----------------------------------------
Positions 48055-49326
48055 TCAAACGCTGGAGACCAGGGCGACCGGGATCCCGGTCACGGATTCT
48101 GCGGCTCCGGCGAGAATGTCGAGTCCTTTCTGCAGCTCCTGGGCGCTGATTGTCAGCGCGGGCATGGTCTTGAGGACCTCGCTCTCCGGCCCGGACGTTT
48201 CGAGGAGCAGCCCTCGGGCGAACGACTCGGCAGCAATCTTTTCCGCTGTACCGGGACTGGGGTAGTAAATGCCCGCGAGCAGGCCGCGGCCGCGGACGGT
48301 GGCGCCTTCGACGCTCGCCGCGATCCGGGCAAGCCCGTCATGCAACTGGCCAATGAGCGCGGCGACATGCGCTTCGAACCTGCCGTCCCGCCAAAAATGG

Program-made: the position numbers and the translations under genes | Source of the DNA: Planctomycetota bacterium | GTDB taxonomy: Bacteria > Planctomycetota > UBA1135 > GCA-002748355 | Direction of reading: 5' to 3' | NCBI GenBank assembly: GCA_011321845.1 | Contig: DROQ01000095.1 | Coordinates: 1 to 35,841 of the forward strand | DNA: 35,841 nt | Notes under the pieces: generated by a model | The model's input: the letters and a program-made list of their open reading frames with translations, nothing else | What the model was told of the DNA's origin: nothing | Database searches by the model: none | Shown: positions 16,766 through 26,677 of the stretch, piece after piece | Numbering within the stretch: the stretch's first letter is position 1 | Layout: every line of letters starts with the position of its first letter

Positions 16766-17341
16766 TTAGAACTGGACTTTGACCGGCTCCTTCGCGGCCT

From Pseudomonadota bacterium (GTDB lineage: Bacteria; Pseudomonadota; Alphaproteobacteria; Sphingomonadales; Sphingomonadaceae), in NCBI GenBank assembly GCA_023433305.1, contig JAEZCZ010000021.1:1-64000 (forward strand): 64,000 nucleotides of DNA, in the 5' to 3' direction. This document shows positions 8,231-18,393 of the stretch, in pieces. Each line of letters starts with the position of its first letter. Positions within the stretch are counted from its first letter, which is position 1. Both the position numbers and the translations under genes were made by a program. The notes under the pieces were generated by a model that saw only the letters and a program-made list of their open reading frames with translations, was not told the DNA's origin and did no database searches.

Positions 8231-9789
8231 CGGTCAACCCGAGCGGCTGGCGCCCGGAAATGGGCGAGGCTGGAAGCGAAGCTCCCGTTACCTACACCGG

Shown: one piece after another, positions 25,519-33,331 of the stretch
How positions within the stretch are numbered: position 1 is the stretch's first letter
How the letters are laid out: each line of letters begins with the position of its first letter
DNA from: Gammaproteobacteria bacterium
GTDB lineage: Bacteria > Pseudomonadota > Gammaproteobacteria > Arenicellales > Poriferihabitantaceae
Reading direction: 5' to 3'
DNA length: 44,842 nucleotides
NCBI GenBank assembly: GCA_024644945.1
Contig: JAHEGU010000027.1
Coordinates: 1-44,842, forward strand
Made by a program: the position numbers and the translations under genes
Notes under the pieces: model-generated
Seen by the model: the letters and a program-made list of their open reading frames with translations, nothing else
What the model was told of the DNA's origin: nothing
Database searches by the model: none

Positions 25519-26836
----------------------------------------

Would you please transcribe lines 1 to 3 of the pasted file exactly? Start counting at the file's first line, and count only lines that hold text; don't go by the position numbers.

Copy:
Positions 48055-49326
48055 TCAAACGCTGGAGACCAGGGCGACCGGGATCCCGGTCACGGATTCT
48101 GCGGCTCCGGCGAGAATGTCGAGTCCTTTCTGCAGCTCCTGGGCGCTGATTGTCAGCGCGGGCATGGTCTTGAGGACCTCGCTCTCCGGCCCGGACGTTT